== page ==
Apr 27, 2011

Incandescent Light Bulb Update

Here are points from a good USA Today article 4/27/11 on the future of incandescent light bulbs:

-On Jan. 1, nationwide, a new federal law means the 100-watt incandescent will start disappearing from store shelves. Instead, an expanding line of alternative bulbs will be sold bearing new nutrition-like labels on their boxes. The labels will tout a bulb's lumens, a measure of brightness, rather than its wattage, a measure of energy use. They will also estimate its yearly energy cost.

-In 2007, the U.S. Congress passed the Energy Independence and Security Act, requiring light bulbs to use at least 25% less electricity for the amount of lumens, or light, produced. So, come January, manufacturers will have to produce the equivalent of a 100-watt bulb using 72 watts of power.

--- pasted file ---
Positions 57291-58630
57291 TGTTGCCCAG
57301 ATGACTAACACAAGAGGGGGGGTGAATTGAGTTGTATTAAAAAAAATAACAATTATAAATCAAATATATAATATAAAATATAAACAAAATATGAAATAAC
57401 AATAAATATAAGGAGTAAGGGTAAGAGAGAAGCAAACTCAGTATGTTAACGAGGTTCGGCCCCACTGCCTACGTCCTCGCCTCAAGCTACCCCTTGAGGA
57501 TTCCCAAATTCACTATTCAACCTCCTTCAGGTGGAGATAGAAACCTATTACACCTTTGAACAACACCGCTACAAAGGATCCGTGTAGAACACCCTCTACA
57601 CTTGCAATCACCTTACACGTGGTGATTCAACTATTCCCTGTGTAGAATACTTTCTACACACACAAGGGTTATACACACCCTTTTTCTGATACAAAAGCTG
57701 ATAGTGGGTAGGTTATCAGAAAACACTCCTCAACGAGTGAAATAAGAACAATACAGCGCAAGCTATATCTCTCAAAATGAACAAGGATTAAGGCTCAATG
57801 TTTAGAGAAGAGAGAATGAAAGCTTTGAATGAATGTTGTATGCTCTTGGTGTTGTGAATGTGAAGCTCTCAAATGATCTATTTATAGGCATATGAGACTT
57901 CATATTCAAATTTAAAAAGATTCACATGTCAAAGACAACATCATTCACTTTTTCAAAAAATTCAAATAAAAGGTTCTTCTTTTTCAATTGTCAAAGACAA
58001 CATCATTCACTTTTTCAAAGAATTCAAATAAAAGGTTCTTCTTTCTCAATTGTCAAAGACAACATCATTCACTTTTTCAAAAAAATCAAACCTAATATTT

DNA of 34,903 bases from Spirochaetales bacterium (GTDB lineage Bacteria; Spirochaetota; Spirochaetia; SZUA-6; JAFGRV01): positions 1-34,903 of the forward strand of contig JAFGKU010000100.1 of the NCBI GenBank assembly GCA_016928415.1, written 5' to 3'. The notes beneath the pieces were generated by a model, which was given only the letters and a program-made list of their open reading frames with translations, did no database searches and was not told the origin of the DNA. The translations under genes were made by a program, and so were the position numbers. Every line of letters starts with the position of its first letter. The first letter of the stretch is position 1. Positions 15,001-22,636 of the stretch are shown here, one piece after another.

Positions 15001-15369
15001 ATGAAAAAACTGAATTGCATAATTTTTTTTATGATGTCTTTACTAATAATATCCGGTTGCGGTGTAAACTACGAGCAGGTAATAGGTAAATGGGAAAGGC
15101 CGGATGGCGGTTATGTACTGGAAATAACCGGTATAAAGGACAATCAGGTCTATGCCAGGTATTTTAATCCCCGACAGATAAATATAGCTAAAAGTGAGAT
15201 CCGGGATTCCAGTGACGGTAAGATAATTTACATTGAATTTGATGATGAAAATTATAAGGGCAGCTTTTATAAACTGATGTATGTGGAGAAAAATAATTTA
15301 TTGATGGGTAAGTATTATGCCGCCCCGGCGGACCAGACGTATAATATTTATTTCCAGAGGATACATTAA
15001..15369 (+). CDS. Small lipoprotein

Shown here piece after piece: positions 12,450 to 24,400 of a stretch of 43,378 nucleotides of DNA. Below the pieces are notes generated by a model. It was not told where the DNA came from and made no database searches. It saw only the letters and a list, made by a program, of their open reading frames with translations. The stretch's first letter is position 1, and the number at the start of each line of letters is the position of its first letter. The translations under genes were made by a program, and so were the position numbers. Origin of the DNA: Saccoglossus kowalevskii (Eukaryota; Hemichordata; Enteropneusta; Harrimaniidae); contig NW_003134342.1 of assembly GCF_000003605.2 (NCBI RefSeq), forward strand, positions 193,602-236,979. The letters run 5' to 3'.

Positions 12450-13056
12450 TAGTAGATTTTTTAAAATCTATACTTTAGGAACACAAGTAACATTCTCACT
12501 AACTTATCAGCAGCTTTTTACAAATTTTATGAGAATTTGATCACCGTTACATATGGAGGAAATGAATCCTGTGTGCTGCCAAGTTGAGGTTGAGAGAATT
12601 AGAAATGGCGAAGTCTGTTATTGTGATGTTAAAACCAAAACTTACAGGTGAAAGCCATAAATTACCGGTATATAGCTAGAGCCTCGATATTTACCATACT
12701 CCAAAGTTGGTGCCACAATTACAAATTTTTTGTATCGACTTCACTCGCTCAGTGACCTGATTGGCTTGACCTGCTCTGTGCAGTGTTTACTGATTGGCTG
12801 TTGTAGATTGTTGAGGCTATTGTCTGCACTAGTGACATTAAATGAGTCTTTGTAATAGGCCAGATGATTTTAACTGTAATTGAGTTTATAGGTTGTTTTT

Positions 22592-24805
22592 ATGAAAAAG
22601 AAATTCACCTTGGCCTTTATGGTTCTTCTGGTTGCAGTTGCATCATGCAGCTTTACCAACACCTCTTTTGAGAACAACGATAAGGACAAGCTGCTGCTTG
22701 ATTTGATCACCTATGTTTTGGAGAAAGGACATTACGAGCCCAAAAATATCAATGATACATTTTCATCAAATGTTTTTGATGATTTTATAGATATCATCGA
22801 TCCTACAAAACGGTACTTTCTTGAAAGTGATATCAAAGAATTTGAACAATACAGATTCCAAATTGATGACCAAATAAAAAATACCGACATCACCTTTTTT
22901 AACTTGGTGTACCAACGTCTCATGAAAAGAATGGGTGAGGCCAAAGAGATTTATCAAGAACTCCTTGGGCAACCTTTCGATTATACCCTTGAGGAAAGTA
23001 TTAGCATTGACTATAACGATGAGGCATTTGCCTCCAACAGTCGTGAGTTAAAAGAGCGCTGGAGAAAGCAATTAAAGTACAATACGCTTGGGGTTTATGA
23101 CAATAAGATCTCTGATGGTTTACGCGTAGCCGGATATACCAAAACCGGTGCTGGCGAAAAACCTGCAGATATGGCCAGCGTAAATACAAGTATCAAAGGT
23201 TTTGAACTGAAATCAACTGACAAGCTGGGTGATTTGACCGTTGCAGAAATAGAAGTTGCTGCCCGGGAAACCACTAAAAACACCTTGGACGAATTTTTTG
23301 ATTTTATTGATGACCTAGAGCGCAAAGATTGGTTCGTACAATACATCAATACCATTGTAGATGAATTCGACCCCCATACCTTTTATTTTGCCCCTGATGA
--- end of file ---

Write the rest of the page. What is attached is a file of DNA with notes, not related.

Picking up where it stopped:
-(Incandescent) bulbs won't meet the standard, but the mercury-free halogen incandescent will. So, too, will the compact fluorescent lamp (CFL) and the LED (light emitting diode), each of which is at least 75% more efficient.

-The front of the labels will list energy cost and lumens, which can vary widely even for bulbs consuming the same amount of energy or wattage. Lumens already appear on bulb packaging, but consumers often overlook the fine print.
The back will list the bulb's expected life span, energy consumption and its "light appearance," or color, which is measured on a temperature scale known as Kelvin (K). Lower Kelvin numbers mean the light is more yellow; higher Kelvin numbers mean it's whiter or bluer.

-The traditional incandescent, which gives off a warm, soft and almost yellowish light, has a temperature of about 2,700 to 3,000K — similar to most halogens. LEDs' temperatures range from 3,300 to 5,000K while CFLs can be quite warm (2,700K), neutral or cold (6,500K).
For kitchens and workspaces, where a brighter and whiter light is desired, look for bulbs marked 3,500 to 4,100K. For a cooler, bluish light akin to daylight, good for reading, look for bulbs with 5,000 to 6,500K.

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